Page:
RBI dividend is not great news for the fiscal deficit

RBI dividend for financial year 2019-20 (July to June) has been at par with prior years. Of course, 2018-19 was an exception, when the RBI transferred Rs123,414cr by way of dividends.

Aug 24, 2020 08:08 IST India Infoline News Service

When the RBI declared the dividend to the government in the second week of August, there was a sense of disappointment. The amount of dividend paid by the RBI at Rs57,128cr was in sync with the Rs60,000cr budgeted by the government. However, there are two issues here, Firstly, the total income budgeted by way of dividends was Rs90,000cr, including Rs60,000cr from the RBI. The non-RBI dividend is unlikely to be anywhere close to that figure. Secondly, fiscal year 2020-21 is expected to disappoint on the direct and indirect tax front due to lower output and income levels.

How the RBI dividends have panned out?

Data Source: RBI

RBI dividend for financial year 2019-20 (July to June) has been at par with prior years. Of course, 2018-19 was an exception, when the RBI transferred Rs123,414cr by way of dividends. This was on the back of huge interest earned by the RBI on its open market operations (OMOs). There was also a change in the methodology of recognizing forex translation gains which boosted the RBI payout capacity. Remember, RBI paid additional Rs52,600cr by way of one-time refund of capital to the government taking the total payout by RBI to the government in FY2018-19 to Rs176,000cr.

FY2019-20 is a different ball game altogether. There is hardly any additional income for the RBI from open market operations. The Bimal Jalan Committee had prescribed risk capital ratio of 5.5% to 6.5%. This year, the RBI has taken the lower end of the recommended range and transferred Rs57,128cr to the government. That means; further transfers from the RBI are as good as ruled out.

Budget equation gets complicated on both sides this year

The fiscal tightness has compounded this year for two reasons. Let us first look at the government expenditure side. The total package announced by the government for the post-COVID revival was $300 billion. However, chunk of the outlaysare in the form of monetary loosening or in the form of bank credit guaranteed by the government; at best contingent liabilities. The actual fiscal impact on the government due to COVID will be Rs175,000cr.

Then we come to the revenue side. If you look at the monthly flow numbers of direct and indirect taxes, the pandemic has surely depressed collections on both fronts. In addition, there is the huge uncertainty over the disinvestment collections. The Union Budget had targeted Rs210,000cr via disinvestment of which 50% was through the LIC IPO. As of now,it looks tough given the current market scenario. In a nutshell, it only implies that the Indian government will be left holding a much larger fiscal deficit (or budget deficit) in the fiscal year 2020-21.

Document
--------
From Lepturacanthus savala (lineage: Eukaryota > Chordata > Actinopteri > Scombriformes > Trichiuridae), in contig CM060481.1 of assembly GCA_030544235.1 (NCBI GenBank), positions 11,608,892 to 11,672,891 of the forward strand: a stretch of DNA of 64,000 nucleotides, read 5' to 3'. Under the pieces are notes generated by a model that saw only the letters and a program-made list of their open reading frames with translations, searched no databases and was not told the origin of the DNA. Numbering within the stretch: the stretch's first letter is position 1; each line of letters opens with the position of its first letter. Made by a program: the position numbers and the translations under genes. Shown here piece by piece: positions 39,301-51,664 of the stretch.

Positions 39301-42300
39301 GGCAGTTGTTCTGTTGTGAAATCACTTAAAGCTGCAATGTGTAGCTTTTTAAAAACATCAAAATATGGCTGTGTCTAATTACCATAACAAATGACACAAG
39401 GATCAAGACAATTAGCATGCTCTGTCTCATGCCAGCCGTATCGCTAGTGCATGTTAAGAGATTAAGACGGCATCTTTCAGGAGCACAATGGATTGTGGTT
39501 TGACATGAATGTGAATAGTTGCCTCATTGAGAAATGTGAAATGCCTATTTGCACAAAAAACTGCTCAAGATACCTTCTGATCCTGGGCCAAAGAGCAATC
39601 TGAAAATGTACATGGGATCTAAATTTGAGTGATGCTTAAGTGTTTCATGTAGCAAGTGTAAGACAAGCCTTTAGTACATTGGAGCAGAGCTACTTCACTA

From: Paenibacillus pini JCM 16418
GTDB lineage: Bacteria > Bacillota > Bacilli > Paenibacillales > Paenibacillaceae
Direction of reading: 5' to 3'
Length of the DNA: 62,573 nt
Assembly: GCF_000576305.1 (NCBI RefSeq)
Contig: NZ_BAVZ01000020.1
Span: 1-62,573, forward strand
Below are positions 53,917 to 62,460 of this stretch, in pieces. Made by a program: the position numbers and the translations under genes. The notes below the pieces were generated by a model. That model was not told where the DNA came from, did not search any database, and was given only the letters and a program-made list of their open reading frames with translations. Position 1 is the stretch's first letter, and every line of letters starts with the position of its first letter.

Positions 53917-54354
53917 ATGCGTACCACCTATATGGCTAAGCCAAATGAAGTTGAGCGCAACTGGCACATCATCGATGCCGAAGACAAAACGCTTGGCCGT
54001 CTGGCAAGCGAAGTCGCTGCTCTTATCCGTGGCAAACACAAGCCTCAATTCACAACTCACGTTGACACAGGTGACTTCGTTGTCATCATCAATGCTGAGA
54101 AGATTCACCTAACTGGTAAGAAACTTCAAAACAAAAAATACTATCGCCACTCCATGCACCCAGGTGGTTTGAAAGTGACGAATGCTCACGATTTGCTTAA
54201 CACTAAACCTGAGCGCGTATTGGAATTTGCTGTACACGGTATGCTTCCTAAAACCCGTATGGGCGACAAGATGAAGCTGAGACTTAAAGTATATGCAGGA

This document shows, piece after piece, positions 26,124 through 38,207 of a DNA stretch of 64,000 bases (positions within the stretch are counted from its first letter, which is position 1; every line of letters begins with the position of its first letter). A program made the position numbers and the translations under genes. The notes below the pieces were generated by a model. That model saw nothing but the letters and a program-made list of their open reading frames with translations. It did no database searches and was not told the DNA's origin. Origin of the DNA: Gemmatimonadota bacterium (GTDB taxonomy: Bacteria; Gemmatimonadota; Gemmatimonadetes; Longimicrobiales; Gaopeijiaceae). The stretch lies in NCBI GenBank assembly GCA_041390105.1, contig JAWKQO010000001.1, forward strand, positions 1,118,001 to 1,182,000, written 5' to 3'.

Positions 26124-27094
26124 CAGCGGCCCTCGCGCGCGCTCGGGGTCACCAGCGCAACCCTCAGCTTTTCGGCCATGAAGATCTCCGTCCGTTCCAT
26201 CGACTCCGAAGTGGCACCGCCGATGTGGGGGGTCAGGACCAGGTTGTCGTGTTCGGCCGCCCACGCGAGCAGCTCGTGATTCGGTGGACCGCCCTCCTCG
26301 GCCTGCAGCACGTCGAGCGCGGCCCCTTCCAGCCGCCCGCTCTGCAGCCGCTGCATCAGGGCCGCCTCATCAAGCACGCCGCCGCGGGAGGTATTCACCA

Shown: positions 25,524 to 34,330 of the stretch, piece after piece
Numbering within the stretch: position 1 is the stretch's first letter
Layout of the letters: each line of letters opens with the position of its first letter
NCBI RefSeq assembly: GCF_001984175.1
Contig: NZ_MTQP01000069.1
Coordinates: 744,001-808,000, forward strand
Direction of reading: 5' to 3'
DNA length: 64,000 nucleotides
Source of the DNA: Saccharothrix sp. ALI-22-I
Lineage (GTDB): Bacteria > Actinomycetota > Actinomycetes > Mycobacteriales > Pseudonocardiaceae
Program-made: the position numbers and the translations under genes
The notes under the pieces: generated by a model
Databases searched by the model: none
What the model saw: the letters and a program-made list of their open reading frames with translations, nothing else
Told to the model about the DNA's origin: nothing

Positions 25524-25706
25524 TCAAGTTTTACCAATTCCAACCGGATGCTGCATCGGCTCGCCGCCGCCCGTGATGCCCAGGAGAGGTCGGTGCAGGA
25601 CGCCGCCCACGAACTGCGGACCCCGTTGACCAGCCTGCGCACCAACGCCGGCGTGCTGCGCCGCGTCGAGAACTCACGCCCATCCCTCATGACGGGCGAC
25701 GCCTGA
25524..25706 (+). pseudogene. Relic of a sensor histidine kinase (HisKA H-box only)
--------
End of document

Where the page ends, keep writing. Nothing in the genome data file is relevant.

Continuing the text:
What exactly will be the impact on the fiscal deficit?

Anyone with even a cursory understanding of economics will tell  you that this macroeconomic situation is a classic recipe for the widening of fiscal deficit. Originally, the fiscal deficit for fiscal year 2020-21 was supposed to be 3%, which was later raised to 3.50% in the Union Budget 2020. Currently, under the Fiscal Responsibility and Budget Management (FRBM) Act, 50 basis points is the maximum that the fiscal deficit can diverge from the stated target. Now the problem is that even this 3.5% looks impractical considering the pressure on revenues and the need to fiscally pump-prime the economy. The chart below, captures how the fiscal deficit is expected to almost double in fiscal year 2020-21.

Data Source: Consensus Estimates

The above chart is indicative of the fiscal deficit target that India started off with and where it could possibly end. Here are 5 things that follow from the chart.

a) Clearly, the original fiscal deficit target of 3.50% now looks impractical with more than 80% of the fiscal deficit target covered in the first quarter itself.

b) The weak growth in the economy is likely to result in a revenue shortfall on the direct tax, GST and disinvestment front. Foreign remittances are also likely to be tepid.

c) This revenue shortfall alone is expected to add 400 bps to the fiscal deficit and take it closer to 7.50% of GDP.

d) The fiscal stimulus package of Rs175,000cr will add another 0.8% to the fiscal deficit as a percentage of GDP; taking it to as high as 8.30% of GDP.

e) However, the government is likely to cut down on a lot of non-core and even some core expenses due to budget constraints. That is likely to reduce the fiscal deficit to 7% of GDP for the fiscal year 2020-21.

It needs to be remembered that this is only the central fiscal deficit (CFD). The situation may be a lot grimmer if we also consider the state fiscal deficit. For now, this is good enough to remind us that RBI dividend has left very little fiscal manoeuvre for the government.

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